Wednesday, January 14, 2009
Wisdom of THHGTTG (The Hitch Hiker's Guide To The Galaxy)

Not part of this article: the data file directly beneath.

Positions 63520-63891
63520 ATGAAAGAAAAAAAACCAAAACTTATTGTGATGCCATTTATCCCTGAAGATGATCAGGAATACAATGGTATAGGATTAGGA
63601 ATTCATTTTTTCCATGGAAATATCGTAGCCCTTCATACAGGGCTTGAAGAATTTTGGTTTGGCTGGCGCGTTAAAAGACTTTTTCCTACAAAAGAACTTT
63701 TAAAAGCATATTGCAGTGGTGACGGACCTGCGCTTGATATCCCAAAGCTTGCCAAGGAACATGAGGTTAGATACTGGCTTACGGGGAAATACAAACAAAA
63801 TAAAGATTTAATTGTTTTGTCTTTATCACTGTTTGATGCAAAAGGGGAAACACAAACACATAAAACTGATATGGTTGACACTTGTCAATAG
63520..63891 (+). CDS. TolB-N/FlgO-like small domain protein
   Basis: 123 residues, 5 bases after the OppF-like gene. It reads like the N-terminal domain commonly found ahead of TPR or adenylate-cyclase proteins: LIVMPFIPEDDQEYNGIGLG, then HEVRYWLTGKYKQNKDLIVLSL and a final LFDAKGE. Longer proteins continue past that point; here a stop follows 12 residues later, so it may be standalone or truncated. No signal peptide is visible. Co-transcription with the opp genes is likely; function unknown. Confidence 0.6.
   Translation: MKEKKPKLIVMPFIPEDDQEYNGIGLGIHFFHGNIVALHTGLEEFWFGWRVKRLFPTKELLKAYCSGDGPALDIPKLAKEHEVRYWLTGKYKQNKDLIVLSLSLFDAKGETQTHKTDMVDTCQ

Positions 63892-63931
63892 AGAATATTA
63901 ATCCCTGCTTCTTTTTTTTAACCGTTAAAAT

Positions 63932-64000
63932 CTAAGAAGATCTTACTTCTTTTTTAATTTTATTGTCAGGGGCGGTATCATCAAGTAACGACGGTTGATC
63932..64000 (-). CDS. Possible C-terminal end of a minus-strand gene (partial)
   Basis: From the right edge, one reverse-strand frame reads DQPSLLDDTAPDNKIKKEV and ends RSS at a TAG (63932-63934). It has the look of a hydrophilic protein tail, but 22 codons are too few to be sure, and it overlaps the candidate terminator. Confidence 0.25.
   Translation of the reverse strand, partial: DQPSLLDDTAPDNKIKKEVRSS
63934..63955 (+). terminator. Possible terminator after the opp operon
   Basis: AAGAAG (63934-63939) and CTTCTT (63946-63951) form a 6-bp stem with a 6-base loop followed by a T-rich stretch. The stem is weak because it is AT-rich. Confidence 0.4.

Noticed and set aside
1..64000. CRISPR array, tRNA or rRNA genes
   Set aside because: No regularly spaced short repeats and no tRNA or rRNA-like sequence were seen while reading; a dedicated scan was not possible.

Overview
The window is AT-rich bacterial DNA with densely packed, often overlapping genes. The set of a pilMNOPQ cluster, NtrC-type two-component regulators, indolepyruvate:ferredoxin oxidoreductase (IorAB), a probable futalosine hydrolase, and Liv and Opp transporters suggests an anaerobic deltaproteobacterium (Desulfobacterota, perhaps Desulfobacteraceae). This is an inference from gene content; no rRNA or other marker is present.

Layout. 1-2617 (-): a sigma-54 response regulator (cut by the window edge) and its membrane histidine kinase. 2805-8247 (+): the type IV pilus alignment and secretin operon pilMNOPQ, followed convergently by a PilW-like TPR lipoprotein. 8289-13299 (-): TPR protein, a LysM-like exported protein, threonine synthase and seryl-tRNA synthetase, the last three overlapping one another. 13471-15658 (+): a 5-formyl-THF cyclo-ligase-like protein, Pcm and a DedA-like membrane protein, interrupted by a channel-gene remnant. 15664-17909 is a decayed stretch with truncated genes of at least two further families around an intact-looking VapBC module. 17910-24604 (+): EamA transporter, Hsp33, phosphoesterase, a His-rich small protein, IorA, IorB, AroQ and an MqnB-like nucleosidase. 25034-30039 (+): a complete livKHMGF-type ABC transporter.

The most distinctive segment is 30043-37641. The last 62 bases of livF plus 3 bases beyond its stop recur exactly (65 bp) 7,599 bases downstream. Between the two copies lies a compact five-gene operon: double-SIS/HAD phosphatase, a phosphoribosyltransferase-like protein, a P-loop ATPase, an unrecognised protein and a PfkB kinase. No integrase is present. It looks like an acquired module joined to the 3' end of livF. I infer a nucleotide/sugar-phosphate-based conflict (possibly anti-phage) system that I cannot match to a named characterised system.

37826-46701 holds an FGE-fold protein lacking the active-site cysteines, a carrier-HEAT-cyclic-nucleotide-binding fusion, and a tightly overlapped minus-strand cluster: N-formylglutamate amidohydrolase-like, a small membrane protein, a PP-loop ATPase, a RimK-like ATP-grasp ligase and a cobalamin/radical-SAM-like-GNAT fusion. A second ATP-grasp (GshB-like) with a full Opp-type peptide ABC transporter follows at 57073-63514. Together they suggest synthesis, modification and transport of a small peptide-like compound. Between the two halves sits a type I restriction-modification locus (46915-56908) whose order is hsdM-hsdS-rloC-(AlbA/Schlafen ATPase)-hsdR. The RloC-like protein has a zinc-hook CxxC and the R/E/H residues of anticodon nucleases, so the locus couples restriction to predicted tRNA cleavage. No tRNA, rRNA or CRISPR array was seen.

I have found quite a few subjects of interest between the many pages of Douglas Adam's series THHGTTG also known as the "Guide." Science fiction may be fiction, but it sure harbors a ton of fact! The perspective that Adams frequently shows us is one of a pandimensional, intergalactic omniversal kind. He does not shy away from using the ridiculous to point us to the unknown. Often times we are more receptive to learning new things if we can first; reject them, laugh at them and quietly be influenced by the idea of them. My favorite quote in Adam's second installment of the "guide" series ("The Restaurant At The End of the Universe ," Chapter 6, p.174) is as follows: "The Guide is definitive. Reality is frequently inaccurate." The joke often points to a grain of truth. Reality, or rather its perception is by its very infinite nature completely impossible to grasp. First we find one loose thread, so to speak, then another and soon the entire menagerie unravels like a house made of yarn. Yet the house of yarn is functional, even in its own dysfunction. The universe need not be real (in a classical Newtonian sense) in order for it to be functional. All that is required is that it be (or appear to be) functional. As we go through our daily lives, we are mostly unaware of the gaps, the flaws and the unravled ends that make up our tattered reality matrix. This matrix or tapestry is continually built upon by the higher, more discreet functions of our mind and the shared mind we all interact with (society, both micro and macro) Any discrepancies are quickly labeled as "paranormal" in nature or "painted" over by higher functions of our mind. If we were to see clearly the higher order symmetries that are responsible for our world and others' existence (the raw program code, of sorts) we might deduce that reality, at least as we know it, is in fact very inaccurate after all!